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Documentary Filmmaking:
A Call To Action For The Environment



Guest Post By: Walt Laineenkare
Published: March 28, 2017

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Isn’t it amazing how documentary films come in such various genres, styles and looks? Yet, all of them are important pieces of art. And there’s never harm in acquiring more knowledge. Films as a part of journalism open up new dimensions for making a difference. After all, that’s the ultimate use for a film: changing the world.

From time to time, there are documentaries that require more attention than others, because the issues portrayed in them are urgent. These stories often raise awareness of modern society’s problems, demand social justice or encourage us to protect the environment.

That last agenda, encouraging to protect the environment, is unique to our time.

In the last 50 years, more than a half of the world’s wildlife has simply vanished. This loss is due to the actions of our very own species, Homo Sapiens. We are witnessing the sixth mass extinction of life on our planet and we can agree that the cause are us.

Yes, there are people who claim that the causes behind climate change are not agreed upon. Oh boy. When a doctor says you’re sick, you’re most likely to believe it. So do yourself a favor and listen to the 98% of scientists who say the cause of climate change are us. And even if you forget climate change, you can see deforestation, the spreading and multiplying of the human population…. The crisis is severe. 

Filming environmental subjects can take you to unexpected places. This is me in the bottom of the Red Sea, trying to get my GoPro closer to a venomous lion fish.


Why am I raging about the environment on a documentary blog?

It seems scary, our home planet being destroyed and all, but for you and me there’s a silver lining: what a time to be alive as a documentary filmmaker!!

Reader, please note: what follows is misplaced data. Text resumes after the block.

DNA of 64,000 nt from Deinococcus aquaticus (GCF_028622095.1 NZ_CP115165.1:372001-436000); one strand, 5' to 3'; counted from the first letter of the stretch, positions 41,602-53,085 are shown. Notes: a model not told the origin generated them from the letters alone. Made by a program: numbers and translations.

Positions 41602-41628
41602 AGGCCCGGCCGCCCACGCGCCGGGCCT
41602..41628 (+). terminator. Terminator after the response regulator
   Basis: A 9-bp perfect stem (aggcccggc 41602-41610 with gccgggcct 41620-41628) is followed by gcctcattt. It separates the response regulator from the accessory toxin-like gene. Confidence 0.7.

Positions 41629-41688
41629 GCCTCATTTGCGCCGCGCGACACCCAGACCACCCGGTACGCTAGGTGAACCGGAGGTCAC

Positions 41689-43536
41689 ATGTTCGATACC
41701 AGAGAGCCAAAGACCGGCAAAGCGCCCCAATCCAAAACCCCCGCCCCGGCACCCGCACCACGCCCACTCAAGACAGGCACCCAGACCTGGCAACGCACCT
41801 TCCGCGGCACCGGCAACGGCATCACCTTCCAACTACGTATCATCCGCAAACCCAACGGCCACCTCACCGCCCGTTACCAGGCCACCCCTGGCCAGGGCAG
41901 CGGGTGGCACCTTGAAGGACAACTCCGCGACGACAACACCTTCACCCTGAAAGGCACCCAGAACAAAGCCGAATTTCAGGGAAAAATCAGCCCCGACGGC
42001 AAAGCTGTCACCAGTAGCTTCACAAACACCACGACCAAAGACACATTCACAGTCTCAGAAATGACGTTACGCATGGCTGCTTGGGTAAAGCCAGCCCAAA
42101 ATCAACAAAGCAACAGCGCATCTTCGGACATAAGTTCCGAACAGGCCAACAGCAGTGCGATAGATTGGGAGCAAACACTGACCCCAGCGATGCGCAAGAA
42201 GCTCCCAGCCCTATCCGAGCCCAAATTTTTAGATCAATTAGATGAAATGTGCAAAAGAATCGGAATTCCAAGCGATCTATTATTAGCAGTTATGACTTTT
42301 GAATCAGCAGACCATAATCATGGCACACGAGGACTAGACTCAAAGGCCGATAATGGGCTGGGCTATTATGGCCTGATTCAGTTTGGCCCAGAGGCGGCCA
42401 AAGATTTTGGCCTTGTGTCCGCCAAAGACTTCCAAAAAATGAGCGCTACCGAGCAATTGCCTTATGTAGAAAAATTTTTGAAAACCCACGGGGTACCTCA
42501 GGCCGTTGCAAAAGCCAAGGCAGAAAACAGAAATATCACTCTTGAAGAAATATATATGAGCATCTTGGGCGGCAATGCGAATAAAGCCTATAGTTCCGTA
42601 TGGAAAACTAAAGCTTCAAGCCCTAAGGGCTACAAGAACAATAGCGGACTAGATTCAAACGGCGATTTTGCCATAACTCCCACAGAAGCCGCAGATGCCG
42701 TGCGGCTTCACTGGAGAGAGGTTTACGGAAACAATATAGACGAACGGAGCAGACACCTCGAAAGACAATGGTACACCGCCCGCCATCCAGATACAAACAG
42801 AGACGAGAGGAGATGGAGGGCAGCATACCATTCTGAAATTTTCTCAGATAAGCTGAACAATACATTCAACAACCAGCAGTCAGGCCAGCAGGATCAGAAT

Simply encouraging to reverse our destructive ways might have been a good approach 20 years ago. Now we’ve reached a point where encouraging documentaries are not enough, yet we have to keep paying attention and spreading the word. But these days as we are so far into the problem, the films need to DEMAND change. 

There are endless opportunities to tell location-specific stories about environmental disasters or wildlife under threat. And no, we don’t want these problems to exist merely so that we can make films. But we have the chance to put our creative minds to work, and literally help SAVE THE WORLD! One of the many purposes of a journalist is to speak for those who can’t speak for themselves. For this reason, we must become environmental warriors.

Does it get better than that? The thought of it makes me feel so alive and high in spirits, I can hear “Eye of the Tiger” playing in the back of my head! Got it stuck in yours too? You’re welcome.

The closest I ever got to a wildlife documentary with a purpose was this mini documentary about the fish-eating, river-dwelling crocodilians from India. It is one of the most endangered animals on the planet, the Gharial. As you can see from the name of the video, I take this very seriously. Humor helps us connect, I hope.




If you'd like to have a few simple tips on how to make your documentary more appealing, take a look at this article on my travel blog, Nonlander.com: 

Making A Documentary? Give It A Boost With These 3 Random Tips